Determined to ensure the effective delivery of natural resource benefits to host communities in accordance with the provisions of the Petroleum Industry Act (PIA), Spaces for Change | S4C and the Federal House of Representatives’ Committee on Host Communities, with support from the Ford Foundation, co-hosted a two-day technical session in Port Harcourt, Rivers State, focusing on the implementation of the Host Community Development Trusts (HCDTs). Chapter 3 of PIA obligates licensees of petroleum activities to establish HCDTs as a vehicle for delivering direct social and economic benefits from natural resources to the host communities, and also bolster a peaceful and harmonious coexistence between corporations and communities that host their petroleum operations.

Spurred by the outcomes of S4C’s National Extractives Dialogue (NED2023),  the technical session held on November 29-30, brought together 54 stakeholders in the oil and gas industry comprising members of the House Committee on Host Communities led by Rt Hon. Dumnamene Dekor, representatives of indigenous and international oil companies (Shell, BP, Chevron, and Seplat Energy), industry regulators (Nigerian Upstream Stream Petroleum Regulatory Commission (NUPRC), Nigerian Midstream and Downstream Petroleum Regulatory Authority(NMDPRA), Hydrocarbon Pollution Remediation Project (HYPREP), and the National Human Rights Commission (NHRC)); members of HCDTs, traditional rulers, civil society organizations, and the media.

On the first day, the lawmakers gained deep insights into the provisions of the PIA and HCDTs, the global trends in the energy industry, and the outcomes of NED2023 especially host communities’ expectations and challenges arising from the implementation of HCDTs. Oral and written testimonies from the representatives of the Board of Trustees of HCDTs already set up in Imo, Bayelsa, Akwa Ibom, and Rivers States provided real-life contexts for evaluating the performance of both companies and the regulators. Concerns of communities revolve around the imposition of unpopular nominees on communities, lack of meaningful consultation and engagement, clustering unwilling communities together under the same trust, under-representation of women and youth, unemployment of local youth, exclusion of indigenes in the so-called companies’ legacy projects and poor representation of communities by their traditional rulers. The perspectives shared by communities uniquely positioned the federal lawmakers to assess the implementation of the HCDTs by industry regulators and corporations consistent with their statutory monitoring and oversight responsibility for effective policy implementation of the PIA.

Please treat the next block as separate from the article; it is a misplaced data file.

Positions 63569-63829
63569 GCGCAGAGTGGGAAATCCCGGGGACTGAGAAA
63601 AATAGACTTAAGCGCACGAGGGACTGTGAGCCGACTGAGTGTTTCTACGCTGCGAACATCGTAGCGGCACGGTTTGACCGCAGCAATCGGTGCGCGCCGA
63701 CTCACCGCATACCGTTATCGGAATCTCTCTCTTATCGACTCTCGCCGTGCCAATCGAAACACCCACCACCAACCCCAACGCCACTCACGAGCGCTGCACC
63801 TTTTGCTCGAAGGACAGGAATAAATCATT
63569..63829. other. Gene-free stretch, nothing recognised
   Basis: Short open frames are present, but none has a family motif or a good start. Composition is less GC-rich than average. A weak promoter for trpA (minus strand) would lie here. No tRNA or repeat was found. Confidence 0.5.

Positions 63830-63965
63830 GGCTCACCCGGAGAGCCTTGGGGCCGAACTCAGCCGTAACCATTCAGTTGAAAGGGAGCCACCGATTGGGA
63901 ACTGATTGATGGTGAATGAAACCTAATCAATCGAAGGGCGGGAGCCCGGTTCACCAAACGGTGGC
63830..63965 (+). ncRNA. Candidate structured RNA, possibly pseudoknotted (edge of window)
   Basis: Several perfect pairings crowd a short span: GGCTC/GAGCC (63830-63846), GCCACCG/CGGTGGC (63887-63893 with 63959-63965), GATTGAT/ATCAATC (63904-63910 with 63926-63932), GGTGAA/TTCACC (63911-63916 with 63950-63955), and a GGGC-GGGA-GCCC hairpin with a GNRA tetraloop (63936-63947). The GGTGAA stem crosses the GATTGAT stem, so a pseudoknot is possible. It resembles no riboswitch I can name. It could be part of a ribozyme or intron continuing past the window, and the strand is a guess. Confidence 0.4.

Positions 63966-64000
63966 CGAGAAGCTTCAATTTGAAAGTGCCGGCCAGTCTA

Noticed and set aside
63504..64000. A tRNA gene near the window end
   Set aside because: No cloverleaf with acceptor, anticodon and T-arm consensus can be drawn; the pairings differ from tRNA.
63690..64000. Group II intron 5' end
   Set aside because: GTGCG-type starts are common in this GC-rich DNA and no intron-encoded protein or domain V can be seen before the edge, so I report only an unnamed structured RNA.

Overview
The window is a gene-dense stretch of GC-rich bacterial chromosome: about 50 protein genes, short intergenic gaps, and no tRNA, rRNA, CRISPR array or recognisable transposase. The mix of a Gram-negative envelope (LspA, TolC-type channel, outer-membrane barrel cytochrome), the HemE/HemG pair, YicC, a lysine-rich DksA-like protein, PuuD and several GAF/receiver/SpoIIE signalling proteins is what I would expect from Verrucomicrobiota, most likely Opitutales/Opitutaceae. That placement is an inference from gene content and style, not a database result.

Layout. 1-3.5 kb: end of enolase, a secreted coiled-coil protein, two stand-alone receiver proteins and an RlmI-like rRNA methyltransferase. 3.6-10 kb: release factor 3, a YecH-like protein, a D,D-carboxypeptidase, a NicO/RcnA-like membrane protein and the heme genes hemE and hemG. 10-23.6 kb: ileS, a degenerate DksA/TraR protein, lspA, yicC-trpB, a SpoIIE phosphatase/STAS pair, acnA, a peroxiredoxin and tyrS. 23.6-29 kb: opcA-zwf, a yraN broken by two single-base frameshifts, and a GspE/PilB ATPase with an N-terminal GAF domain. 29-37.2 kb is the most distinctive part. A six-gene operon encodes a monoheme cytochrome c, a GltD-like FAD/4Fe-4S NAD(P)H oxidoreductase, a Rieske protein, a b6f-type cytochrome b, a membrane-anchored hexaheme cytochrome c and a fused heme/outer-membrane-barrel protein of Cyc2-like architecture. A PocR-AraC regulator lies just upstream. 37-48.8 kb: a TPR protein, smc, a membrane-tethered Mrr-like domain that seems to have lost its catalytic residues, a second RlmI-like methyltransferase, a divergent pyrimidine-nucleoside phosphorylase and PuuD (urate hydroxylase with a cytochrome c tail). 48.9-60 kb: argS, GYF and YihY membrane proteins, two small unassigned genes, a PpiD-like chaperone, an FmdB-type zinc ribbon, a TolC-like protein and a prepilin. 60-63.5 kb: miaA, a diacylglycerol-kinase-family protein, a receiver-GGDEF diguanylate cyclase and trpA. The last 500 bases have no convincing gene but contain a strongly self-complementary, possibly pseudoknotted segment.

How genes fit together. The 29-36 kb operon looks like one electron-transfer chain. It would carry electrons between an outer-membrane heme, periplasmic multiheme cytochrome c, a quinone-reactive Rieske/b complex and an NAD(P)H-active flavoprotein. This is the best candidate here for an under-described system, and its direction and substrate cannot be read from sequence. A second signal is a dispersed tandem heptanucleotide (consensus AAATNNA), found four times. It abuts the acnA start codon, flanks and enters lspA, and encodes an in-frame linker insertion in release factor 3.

Regulators—NUPRC and NMDPRA—gave detailed accounts of the steps they have taken to ensure the implementation of the HCDTs. About 82 HCDTs have been successfully incorporated at the Corporate Affairs Commission (CAC) out of the 120 HCDT applications received from 35 settlors (oil and gas companies) as of November 2023. Based on the testimonies of both the host community representatives and the industry regulators, a major challenge slowing down implementation is the recurrent disputes arising from the calculation of 3% operational expenditure of oil firms accruable to host communities coupled with the floodgate of petitions and litigation contesting nominations into various bodies of the HCDTs. The NUPRC has established an Alternative Dispute Resolution (ADR) Centre in Bayelsa State to handle these issues.